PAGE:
Perversion’s Beyond is out

Perversion of justice, sexual perversion, perversion of tradition… The pervert has become the figure that most essentially captures what it means to live in our age. Perversion’s Beyond advocates a stricter definition of the pervert than Freud’s well-known formulation: it suggests that we should adopt the pervert as a homeostatic device. Innovation today entails perversion. Perversion’s Beyond is out on Atropos Press. Get it here from Amazon.com.

Said about Rock Philosophy (Vernon Press, 2018):

I find myself intrigued on multiple levels. When I read the words Rock Philosophy, the first thing that came to mind was the Stones, rock ‘n roll, and Queen. […] I was startled by Rock Philosophy and its reference to another, more actually stony form of rock. Sentient stones may seem an impossibility from a Western perspective that categorically separate Creator and Creation, Mind and Matter. However, consciousness appears and disappears as part of the ongoing, sometimes turbulent, sometimes placid, flows of which the world is made.

John McCreery, Visiting Professor, National Tsing Hua University, Taiwan

Rock Philosophy: https://vernonpress.com/book/770

Said about dressage and illusio (SPS, 2016):

… enters directly into current philosophical and social scientific questions regarding sport – nation – body, and anchors the debate in strong, theoretical currents … rich in perspective and original analysis.

Sigmund Loland, Professor, Norwegian University College of Elite Sports

dressage and illusio: https://dressageandillusio.wordpress.com/

CfP Inscriptions: Outsourced! Mediatisation and rivalry

Inscriptions, a #journal of contemporary thinking on #philosophy, #psychoanalysis and #art, invites contributions to our upcoming issue Outsourced! #mediatisation and #rivalry. We are looking for well-crafted and skillfully written scholarly #essays and #interviews, #reviews, short interventions, and opinion pieces that engage our mandate and the theme of this issue. Full announcement at https://inscriptions.tankebanen.no/ #interpassivity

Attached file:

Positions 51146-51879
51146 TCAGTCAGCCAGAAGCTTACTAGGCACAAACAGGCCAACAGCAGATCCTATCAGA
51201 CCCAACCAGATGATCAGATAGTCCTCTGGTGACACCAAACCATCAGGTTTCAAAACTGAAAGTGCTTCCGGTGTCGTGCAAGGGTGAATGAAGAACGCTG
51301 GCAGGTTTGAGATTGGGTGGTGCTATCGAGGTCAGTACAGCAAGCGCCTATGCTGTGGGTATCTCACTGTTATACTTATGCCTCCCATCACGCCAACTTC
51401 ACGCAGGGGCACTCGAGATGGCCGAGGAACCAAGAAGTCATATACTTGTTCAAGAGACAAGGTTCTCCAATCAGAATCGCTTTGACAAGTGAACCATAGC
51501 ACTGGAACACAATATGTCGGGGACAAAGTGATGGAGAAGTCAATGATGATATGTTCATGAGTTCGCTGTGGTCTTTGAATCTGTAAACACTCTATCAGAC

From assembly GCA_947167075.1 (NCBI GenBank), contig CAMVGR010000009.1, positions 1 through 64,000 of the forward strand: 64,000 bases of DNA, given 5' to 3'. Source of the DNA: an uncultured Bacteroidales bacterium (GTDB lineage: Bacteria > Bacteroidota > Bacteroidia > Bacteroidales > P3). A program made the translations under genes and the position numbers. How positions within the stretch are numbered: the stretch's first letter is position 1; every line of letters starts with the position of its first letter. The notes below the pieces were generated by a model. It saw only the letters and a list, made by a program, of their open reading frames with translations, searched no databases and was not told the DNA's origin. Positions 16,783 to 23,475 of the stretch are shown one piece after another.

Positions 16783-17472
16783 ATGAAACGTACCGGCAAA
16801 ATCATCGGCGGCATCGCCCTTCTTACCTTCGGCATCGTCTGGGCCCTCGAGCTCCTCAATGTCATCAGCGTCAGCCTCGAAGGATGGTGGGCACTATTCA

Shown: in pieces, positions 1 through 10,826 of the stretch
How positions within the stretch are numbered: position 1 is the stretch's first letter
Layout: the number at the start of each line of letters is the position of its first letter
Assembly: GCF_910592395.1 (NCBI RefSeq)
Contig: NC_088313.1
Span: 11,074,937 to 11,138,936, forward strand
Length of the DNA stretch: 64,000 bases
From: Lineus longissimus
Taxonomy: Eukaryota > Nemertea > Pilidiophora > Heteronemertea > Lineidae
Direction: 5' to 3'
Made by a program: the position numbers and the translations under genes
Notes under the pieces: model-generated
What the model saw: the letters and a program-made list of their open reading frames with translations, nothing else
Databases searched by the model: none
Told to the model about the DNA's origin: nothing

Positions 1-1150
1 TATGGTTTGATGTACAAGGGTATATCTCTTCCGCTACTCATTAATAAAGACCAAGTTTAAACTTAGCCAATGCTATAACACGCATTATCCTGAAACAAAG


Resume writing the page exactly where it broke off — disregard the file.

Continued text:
Sports make us see our bodies differently

dressage and illusio, my study of how perceptions of our body is shaped through sports in school and in the mass media, is still available (for example from Amazon). Professor Sigmund Loland, a major voice in international sports philosophy, commented that this book “enters directly into current philosophical and social scientific questions regarding sport – nation – body, and anchors the debate in strong, theoretical currents. [It is] rich in perspective and original analysis.” Read more.

On Jon Fosse

Jon Fosse (1959-) is translated from his native Norwegian (he writes in nynorsk), to more than 40 languages. He is widely acclaimed as a pivotal voice in contemporary fiction. Since his debut with the novel Raudt, svart [Red, Black] in 1983, Fosse has published many novels, poetry, essays, children’s stories, and plays. It is perhaps as dramatist he is most widely known internationally.

His plays include Og aldri skal vi skiljast [And we’ll never part] (1993), Nokon kjem til å komme [Someone will arrive] (1996), and more than 30 other texts. Fosse became internationally recognised as dramatist with French director Claude Régy’s staging of Someone Will Arrive in Nanterre in 1999. The following year the Berlin theatre Schaubühne with their director Thomas Ostermeier performed Namnet [The Name] at the Salzburg Theatre Festival, ensuring Fosse’s reputation as one our age’s most important playwrights.

Fosse holds a Master of Arts (cand.philol.) in Comparative Literature from the University of Bergen, Norway, an institution which has since awarded him an Honourary Doctorate. He has won a long series of awards, such as the International Ibsen Award (2010), Pope Benedict XVI’s honourary medal (2009), and the Swedish Academy’s Nordic Award (2007). He is a Commandor in the Royal Norwegian Order of St. Olav, and was made a Knight in France’s National Order of Merit in 2007. In 2015 he won the prestigious Nordic Council’s Literary Award for the trilogy Andvake [Insomnia], Olavs draumar [Olav’s Dreams], and Kveldsvævd [Evening Web].